Sunday, November 22, 2020

Bamboo - Amazingly Versatile

 In the United States, when I mention bamboo, the most common reaction is that it is horribly invasive. That's true, but bamboo in the U.S. is not balanced by its usefulness, as it is in Asia. This post showcases some of the uses I've seen, the next post will be about bamboo botany.

bamboo shoots and leaves
A clump of bamboo

Sunday, November 15, 2020

Plant Story: The Colorful Indian Paintbrush, Castilleja

They're a splash of orange on the mountainside or of red in the meadow: Indian paintbrushes. Also called flame flower, prairie-fire, squaw feather, and painted cups, the Castilleja species, now classified in the owl clover family, Orobanchaceae, but long considered figworts, Scrophulariaceae, are handsome wildflowers. 

Indian paintbrushes, Castilleja species
Indian paintbrush, Castilleja, in western Wyoming

Sunday, November 8, 2020

Plant Story--Dill, The Strong-Smelling Herb

Dill (Anethum graveolens, celery family Apiaceae) is one of the spices that is always in my kitchen. It is my go-to spice when the salad seems repetitious or the potatoes dull. (Generally, an herb is used fresh, while a spice is dried. Dill is both an herb and a spice.) This is a plant from southern Europe that has been cultivated since at least 400 BCE, the date of the archaeological site in Switzerland where it was found. 

Dill, Anethum graveolens
Dill in seed

Dill is usually described as an annual, but, in my garden, it often grows for two years before flowering and distributing seeds. I planted it years ago in the vegetable garden and, now and then, find plants showing up in other flower beds. The plants are pretty but not dramatic, with fine feathery leaves. The flowers are yellow but tiny, developing into umbels of round flat fruits, each of which contains two seeds.

Sunday, November 1, 2020

Travel Ideas: Mountain Ranges of the World

Alaska
Mountains in Alaska (above)

In the last six months, I haven't traveled more than 30 miles. My husband reads menus from restaurants from Honolulu and New York online. I tried a daydream about where would I go if I could leave tomorrow, but that wasn't encouraging; I'm not going anywhere dramatic for probably 100 tomorrows. Travel was such fun. There are spectacular vistas in our world and things I don't know I don't know. After experiencing a few "must sees," though, one has to decide among thousands of destinations. What goals lead a serious traveler? Bird watchers classically have "life lists" which motivate them to go to distant places to see a particular bird. Botanists don't generally do life lists, but what might those be, if you were a botanist or ecologist, or just a fan of the natural world?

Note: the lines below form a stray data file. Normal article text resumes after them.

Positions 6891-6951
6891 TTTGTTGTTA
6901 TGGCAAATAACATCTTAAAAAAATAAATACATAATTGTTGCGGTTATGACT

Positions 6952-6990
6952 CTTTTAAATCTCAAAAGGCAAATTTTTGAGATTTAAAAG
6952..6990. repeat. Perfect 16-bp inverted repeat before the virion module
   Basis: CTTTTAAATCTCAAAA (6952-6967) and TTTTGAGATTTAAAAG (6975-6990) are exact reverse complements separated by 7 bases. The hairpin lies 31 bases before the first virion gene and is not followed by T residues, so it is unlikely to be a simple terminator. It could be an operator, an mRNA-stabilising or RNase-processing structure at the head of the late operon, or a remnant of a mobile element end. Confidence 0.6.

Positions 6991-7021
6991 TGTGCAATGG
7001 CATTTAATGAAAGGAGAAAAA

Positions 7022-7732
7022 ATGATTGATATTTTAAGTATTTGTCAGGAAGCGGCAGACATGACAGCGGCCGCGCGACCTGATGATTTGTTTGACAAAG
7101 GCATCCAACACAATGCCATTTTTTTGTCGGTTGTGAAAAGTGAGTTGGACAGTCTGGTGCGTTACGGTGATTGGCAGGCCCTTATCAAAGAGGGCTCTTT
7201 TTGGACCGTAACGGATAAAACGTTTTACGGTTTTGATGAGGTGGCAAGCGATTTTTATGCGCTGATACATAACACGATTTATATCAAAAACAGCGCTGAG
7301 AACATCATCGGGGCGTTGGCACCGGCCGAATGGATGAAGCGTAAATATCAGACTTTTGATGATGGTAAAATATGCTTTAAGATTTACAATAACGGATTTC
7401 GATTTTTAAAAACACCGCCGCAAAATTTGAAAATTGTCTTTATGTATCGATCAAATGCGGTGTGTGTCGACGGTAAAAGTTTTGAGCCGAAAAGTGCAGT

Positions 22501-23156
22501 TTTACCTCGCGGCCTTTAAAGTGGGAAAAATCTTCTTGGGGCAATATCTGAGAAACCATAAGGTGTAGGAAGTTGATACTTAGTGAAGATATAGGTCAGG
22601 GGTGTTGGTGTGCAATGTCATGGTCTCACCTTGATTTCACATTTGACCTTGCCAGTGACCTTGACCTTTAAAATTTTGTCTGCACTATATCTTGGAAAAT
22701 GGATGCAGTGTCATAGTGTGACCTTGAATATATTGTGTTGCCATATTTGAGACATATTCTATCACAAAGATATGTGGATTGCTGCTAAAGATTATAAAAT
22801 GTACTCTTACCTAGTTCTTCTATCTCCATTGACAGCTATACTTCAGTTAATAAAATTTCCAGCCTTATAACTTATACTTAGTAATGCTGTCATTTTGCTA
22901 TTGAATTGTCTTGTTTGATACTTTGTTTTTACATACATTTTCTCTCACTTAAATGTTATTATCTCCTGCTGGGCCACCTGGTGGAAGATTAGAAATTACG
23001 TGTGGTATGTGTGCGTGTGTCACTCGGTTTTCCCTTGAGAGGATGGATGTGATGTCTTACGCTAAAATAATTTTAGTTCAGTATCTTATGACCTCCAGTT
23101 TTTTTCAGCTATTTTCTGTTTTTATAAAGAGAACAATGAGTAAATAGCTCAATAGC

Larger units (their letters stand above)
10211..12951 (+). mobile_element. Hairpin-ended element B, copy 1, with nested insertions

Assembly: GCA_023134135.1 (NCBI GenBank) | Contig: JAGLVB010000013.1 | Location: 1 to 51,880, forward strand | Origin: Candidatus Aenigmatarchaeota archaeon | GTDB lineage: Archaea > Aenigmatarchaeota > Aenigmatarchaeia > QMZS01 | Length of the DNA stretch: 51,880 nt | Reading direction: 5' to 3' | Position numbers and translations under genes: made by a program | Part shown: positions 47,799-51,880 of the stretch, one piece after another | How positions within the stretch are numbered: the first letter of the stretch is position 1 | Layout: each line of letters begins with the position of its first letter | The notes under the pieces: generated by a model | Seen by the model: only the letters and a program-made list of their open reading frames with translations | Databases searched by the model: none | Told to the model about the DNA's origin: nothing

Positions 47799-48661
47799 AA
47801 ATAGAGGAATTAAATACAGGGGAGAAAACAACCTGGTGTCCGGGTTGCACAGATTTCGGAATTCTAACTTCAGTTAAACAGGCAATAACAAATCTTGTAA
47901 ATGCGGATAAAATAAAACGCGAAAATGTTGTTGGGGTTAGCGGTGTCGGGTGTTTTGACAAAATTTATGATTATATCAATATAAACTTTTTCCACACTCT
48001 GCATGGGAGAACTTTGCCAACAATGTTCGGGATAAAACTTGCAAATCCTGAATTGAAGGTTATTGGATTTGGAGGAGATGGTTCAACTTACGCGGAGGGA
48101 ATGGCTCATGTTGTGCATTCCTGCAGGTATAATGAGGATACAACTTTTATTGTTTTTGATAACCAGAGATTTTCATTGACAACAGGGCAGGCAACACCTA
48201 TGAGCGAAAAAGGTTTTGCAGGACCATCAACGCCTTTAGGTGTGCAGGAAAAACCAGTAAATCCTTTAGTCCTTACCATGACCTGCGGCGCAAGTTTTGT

The first one I thought of was: mountains. And, starting simple, mountain ranges. Here's the idea: a life list of mountain ranges. See them all!

Monday, October 26, 2020

Prostrate Juniper, Juniperus communis var. depressa

The prostrate juniper is, as the name says, a juniper that runs along the ground, like a ground cover, and does not stand tall like a tree. North America has two such junipers, the prostrate juniper, Juniperus communis variety depressa and the creeping juniper, Juniperus horizontalis. Both are native, but prostrate juniper is more widespread, found over most of the continent (map). The common juniper, Juniperus communis, is the most widespread woody plant in the world, growing across Eurasia as well as North America. With a range that big, it is very variable and seven distinctive varieties are recognized. In Eurasia it is mostly an upright tree, though one variety, J. communis var. saxatilis, is prostrate. There is no close relationship between the two prostrate forms and J. communis var. depressa colonized all of North America. 

prostrate juniper, Juniperus communis var. depressa
prostrate juniper, Juniperus communis var. depressa

Sunday, October 18, 2020

Plant Story--Harebells and Bluebells, Campanula rotundifolia

The little blue flowers are always a delight to see. Its a harebell, Campanula rotundifolia (harebell family, Campanulaceae), seen in the Colorado Rocky Mountains. 

harebell or bluebell, Campanula rotundifolia
harebell, Campanula rotundifolia

Harebells are relatively common on the eastern slope of the Rockies, so I have often done "there it is!" while my brain races to remember the name. The scientific name Campanula is Latin for "little bell", from campana a bell. The distinctive bell tower on the University of California Berkeley campus is called the Campanile (see Wikipedia link) and there are other words with this root in English, such as campanology, the study of bells, and the botanical campanulate, bell-shaped, so looking at the bell-like flowers I think of the scientific name easily enough. (The species epithet rotundifolia, means round-leaf)  But the common name in Colorado, given in the Flora of Colorado and most wildflower identification books, is harebell, as in "rabbit bell." If I think bluebell, in Colorado bluebells are plants in the genus Mertensia, which has bell-shaped blue flowers too (borage family. Boraginaceae).

bluebell, Mertensia
bluebells, Mertensia

harebell, Campanula rotundifolia
harebells, Campanula

That's been my problem, I always know it is a bell, but am not sure which one. Harebell.